The fall of former premier set-up man Daniel Bard of the Boston Red Sox has been very sad to watch, hear and read. This saga came to what appears like an end when Bard was designated for assignment this weekend by the Red Sox. Bard is in a 10-day waiting period where he goes through waivers. He can be claimed by any team and the Red Sox can either let him go to that team or potentially work out some sort of deal. There is an outside chance that he could return to Boston, but that might be very unlikely. Who would have thought in 2011 this would end up happening to him?
At one point not all that long ago, Bard was simply the most dominating reliever in all of MLB. Quite honestly, his pitches were filthy. There was so much late movement and he had a variety of different weapons which can make a reliever that much more scary. In 2010, he had a 1.93 earned run average and 76 strikeouts. He was the guy who got the big out in the eighth inning and that season, he usually did and with authority. He carried that dominance into 2011 where he had 25 straight scoreless appearances. It could be said looking back that perhaps his problems started at the very end of that season when he started getting wild and had an ERA of over ten during the month of September. This may have been overlooked, however, because of the Red Sox’ epic collapse at the end of the year.
The next season, Bard wanted to become a starting pitcher. This was surprising because Jonathan Papelbon had left as a free agent and it always had been sort of assumed that Bard would move up into that role. It was interesting that it seemed like he didn’t want to be a closer and pretty much said so. Those aren’t words you really want to hear from the guy you assume is going to be your future closer. Bobby Valentine can be blamed for a lot that went wrong in 2012, but he did not want Bard to start and hate to say it; he was right.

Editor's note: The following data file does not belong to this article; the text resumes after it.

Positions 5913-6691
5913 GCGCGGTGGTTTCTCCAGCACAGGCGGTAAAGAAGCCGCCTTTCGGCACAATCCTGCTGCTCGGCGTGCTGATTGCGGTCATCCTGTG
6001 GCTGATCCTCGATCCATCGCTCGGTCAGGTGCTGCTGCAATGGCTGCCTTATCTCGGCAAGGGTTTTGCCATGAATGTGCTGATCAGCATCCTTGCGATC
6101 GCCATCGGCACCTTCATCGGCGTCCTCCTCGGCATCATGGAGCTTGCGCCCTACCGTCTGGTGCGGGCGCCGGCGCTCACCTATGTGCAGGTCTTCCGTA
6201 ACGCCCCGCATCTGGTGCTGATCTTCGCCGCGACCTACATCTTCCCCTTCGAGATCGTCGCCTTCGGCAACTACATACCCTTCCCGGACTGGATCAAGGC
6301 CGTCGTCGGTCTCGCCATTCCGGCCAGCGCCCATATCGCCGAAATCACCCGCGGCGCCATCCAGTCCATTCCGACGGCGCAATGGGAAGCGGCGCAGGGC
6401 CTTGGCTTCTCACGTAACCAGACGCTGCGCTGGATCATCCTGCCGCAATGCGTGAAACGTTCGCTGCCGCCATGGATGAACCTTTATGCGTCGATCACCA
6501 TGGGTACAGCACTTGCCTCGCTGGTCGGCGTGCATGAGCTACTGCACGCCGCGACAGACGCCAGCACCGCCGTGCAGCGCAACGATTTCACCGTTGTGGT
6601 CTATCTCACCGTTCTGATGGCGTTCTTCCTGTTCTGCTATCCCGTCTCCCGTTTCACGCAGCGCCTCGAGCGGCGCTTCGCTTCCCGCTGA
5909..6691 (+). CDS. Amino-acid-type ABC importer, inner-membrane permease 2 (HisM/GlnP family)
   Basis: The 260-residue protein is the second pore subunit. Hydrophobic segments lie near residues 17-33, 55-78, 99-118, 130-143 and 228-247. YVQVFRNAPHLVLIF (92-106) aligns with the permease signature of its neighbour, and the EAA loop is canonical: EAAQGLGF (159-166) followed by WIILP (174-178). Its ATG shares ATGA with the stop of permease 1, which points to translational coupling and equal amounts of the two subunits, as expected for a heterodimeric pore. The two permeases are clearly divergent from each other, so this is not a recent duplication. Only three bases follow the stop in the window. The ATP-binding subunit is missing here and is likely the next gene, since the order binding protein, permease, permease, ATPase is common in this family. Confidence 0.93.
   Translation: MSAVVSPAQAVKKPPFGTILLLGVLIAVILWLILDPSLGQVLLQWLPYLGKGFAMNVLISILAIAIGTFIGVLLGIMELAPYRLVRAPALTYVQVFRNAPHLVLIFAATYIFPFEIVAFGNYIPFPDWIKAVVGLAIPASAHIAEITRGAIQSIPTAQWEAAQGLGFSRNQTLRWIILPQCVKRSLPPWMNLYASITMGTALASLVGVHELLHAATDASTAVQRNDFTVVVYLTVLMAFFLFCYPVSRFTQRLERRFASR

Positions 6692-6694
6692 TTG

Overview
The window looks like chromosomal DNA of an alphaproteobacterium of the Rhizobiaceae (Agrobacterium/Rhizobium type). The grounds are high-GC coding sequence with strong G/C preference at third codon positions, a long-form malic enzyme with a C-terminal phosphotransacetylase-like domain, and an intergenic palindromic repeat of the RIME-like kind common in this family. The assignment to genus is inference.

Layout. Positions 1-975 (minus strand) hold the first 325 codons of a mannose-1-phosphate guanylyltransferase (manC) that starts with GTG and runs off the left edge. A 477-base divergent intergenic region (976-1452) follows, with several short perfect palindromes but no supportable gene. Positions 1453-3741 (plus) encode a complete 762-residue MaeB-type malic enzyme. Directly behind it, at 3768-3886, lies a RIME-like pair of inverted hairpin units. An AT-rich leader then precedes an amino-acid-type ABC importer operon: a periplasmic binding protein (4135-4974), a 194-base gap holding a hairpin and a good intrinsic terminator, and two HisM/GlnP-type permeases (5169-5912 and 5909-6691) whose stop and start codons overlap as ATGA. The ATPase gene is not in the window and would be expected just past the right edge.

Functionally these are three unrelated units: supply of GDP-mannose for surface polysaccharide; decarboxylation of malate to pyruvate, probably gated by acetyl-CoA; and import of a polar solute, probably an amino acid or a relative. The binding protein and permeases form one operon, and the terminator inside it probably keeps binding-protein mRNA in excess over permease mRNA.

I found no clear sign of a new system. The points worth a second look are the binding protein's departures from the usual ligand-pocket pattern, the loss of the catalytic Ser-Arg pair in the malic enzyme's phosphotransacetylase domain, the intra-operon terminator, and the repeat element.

He struggled in the beginning, but most people assumed it was because he was learning to be a starter. However, his last game in the rotation against the Toronto Blue Jays, he walked six batters and hit two of them in a little over an inning. And it has been downhill ever since.
It seems as though Bard caught what is known as Steve Blass Disease. If you aren’t sure what that is or who that is, Blass was a very good pitcher during the 1970s for the Pittsburgh Pirates who, out of nowhere, couldn’t get the ball over the plate. And in a blink of an eye his career was over. A more recent example is Rick Ankiel who looked like the second coming of Sandy Koufax when he was a rookie and then he just melted down during the 2000 postseason. Painful to watch. Bard was sent down to Triple-A and then Double-A, but nothing seemed to work well. He was hoping and Red Sox Nation was hoping he could get it back together because an effective Bard really could have been an important piece of the bullpen.
It just never worked out and it’s sad. Steve Blass Disease has to be worse than Tommy John surgery for a pitcher because you can fix an arm. The head is so much more complex and there are not many pitchers, if any, who have ever been able to come back from this malady and be even near the player they were. Perhaps a change of scenery, a new system, a fresh set of eyes might help Bard get back to being somewhat of the talent that he was.
If he does, that is a good flyer for some team. If not, we will remember how truly dominant Bard was and how mysterious and sad it was to see him fall apart.